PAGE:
Society, in general, has become more casual. This has changed the workplace in numerous ways, from the way people dress to the way they interact with one another.
While some of this is positive – arguably, it’s preferable to address your manager as Jane as opposed to Ms. Smith – there is danger in taking casual too far. When casual becomes unprofessional, your company runs the risk of being viewed as immature, ineffective or worse.
So, when does casual cross the line? It occurs during day-to-day communication, with job candidates, colleagues, and others.
Oftentimes it’s innocent enough. People opt for what they think is friendly instead of formal. However, although should nix the “dear sir,” you don’t want to go too far in the other direction, particularly with someone you don’t know.
Here are a few tips to help ensure that doesn’t happen.
Communicating via Email
When emailing a colleague or prospective job candidate for the first time, begin the email with a greeting, also known as a salutation, and the person’s name: “Hello Jane” or “Hi Jane.” Then, introduce yourself and explain the reason for your message. At the end of the message, include what is known as a complimentary closing, such as “Best regards,” followed by a comma, with your full name on the next line and relevant information on subsequent lines.
Once you know the person better, you can skip some of the formality. Nevertheless, you still want to make sure your communication is respectful and in keeping with the business relationship. For example, while it may be fine to address a colleague with whom you are in regular contact and have a friendly relationship as “Hey Joe,” you shouldn’t address Joe’s boss the same way, unless you have that kind of relationship with her. Similarly, not every job candidate will view such familiarity as friendly.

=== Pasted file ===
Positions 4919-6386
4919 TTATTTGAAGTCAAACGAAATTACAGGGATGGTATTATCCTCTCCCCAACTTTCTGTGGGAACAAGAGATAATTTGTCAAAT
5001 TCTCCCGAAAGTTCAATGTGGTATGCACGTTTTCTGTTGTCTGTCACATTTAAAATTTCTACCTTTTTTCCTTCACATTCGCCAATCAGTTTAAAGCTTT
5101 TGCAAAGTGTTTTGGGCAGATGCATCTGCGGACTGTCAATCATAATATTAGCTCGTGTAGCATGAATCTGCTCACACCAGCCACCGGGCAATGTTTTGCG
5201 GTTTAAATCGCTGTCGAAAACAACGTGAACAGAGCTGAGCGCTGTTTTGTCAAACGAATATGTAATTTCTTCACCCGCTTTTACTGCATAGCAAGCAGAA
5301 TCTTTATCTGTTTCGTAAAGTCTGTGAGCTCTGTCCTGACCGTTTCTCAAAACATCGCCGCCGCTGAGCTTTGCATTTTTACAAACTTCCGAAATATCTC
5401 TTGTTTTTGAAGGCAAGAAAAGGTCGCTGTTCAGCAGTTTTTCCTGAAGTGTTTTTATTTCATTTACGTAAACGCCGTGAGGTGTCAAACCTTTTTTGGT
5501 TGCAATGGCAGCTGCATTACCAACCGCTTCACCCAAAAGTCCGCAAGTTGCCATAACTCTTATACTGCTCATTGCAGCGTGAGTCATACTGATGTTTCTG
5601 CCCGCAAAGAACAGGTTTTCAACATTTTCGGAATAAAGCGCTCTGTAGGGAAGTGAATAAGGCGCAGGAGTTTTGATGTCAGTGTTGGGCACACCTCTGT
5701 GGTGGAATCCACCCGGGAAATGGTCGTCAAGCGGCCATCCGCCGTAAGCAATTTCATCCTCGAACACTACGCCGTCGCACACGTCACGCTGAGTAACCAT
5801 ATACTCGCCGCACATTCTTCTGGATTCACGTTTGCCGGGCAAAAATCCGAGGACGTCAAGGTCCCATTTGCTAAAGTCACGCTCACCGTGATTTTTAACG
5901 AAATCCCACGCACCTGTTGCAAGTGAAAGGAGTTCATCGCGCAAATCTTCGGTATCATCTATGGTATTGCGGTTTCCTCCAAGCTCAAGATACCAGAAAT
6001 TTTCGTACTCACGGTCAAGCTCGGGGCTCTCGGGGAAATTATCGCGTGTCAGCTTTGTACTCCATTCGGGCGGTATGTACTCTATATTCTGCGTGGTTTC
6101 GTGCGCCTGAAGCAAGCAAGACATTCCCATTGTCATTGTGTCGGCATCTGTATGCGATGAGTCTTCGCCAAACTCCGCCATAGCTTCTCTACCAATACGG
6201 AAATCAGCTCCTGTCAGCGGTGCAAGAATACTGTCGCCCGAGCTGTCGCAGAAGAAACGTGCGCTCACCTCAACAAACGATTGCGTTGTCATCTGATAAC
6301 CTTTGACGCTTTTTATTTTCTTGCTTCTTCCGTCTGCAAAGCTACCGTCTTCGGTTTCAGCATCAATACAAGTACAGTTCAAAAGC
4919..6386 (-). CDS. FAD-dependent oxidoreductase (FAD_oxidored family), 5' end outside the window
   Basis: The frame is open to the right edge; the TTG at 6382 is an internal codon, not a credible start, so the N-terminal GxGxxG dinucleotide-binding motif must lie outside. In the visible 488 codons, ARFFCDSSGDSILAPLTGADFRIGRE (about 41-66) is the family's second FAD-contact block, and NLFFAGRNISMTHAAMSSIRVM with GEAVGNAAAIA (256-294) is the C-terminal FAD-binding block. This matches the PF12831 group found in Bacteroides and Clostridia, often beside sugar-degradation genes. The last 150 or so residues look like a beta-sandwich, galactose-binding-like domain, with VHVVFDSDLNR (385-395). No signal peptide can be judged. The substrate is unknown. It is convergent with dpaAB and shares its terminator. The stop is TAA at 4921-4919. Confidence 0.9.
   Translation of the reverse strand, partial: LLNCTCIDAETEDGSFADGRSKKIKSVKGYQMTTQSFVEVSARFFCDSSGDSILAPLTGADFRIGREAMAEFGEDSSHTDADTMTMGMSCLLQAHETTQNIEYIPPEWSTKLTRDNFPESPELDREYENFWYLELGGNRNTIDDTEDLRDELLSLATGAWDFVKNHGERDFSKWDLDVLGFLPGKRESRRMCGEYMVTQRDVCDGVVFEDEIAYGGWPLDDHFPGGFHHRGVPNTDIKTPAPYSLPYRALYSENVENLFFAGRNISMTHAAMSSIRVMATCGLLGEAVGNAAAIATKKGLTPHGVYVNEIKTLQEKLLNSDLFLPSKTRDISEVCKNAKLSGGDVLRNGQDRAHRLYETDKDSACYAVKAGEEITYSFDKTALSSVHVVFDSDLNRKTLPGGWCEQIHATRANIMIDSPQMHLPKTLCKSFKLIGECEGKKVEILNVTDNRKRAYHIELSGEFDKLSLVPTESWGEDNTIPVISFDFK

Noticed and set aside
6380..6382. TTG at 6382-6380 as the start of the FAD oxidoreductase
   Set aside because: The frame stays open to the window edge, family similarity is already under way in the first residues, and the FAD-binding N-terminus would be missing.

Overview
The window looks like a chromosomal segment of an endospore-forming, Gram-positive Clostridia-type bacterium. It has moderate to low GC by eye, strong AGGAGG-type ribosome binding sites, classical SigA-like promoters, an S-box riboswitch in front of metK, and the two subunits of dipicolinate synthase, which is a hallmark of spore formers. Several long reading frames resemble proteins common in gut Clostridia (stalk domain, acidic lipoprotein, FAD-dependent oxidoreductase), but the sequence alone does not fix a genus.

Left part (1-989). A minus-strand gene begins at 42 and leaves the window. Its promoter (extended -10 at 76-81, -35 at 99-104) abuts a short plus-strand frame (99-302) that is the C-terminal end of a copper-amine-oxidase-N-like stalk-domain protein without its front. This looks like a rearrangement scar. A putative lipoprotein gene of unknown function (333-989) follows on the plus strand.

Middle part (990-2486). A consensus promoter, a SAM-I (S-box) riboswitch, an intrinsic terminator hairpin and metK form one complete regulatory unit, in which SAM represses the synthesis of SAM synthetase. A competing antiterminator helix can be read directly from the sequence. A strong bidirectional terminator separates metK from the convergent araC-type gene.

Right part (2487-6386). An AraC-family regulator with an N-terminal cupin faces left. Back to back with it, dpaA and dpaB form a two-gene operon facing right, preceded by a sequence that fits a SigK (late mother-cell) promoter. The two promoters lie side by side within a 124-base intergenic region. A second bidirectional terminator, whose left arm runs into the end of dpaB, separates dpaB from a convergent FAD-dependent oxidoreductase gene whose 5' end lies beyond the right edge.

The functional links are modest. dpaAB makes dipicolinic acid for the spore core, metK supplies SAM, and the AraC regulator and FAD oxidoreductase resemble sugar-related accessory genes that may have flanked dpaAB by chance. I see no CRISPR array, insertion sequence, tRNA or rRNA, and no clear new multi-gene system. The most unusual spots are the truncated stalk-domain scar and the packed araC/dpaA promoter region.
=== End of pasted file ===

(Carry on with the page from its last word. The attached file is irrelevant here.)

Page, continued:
Communicating via Text
Texting is somewhat trickier, because messages are short. Even so, it’s possible to come across in a way that is considered acceptable by all.
Using words and phrases like please and thank you when texting sets a certain tone. Politeness helps you come across as professional.
Also, avoid emoticons, unless you know the person well.
Interacting on Social Media
Conversations on social media are more casual, largely because of the way the platforms are structured. This doesn’t mean you can’t remain professional when interacting with colleagues and job candidates.
People sometimes assume that professional means stiff while casual means relaxed. However, you can be relaxed and still be professional.
Don’t feel that you have to keep your personality under wraps and that you can’t display a sense of humor. This is real life, after all. Where you’ll get into trouble is if you become too friendly too fast and act familiar when you don’t really know the person or people with whom you’re interacting.
Talking on the Phone
Speaking with colleagues and candidates via telephone, video chat, and teleconferencing is somewhat different. Inflection, laughter, and other cues contribute to and further messaging.
At the same time, because of this, you may be even more inclined to become too familiar too fast. Again, if you don’t know the person well, proceed with caution.
Like it or not, your professionalism or lack of is perceived by some as indicative of your ability. And remember, for better or worse, your image is tied to your company’s brand. By maintaining a level of professionalism, you and your company will remain above reproach.
|Paula Santonocito, Contributing Editor for Recruiting Daily Advisor, is a business journalist specializing in employment issues. She is the author of more than 1,000 articles on a wide range of human resource and career topics, with an emphasis on recruiting and hiring. Her articles have been featured in many global and domestic publications and information outlets, referenced in academic and legal publications as well as books, and translated into several languages.|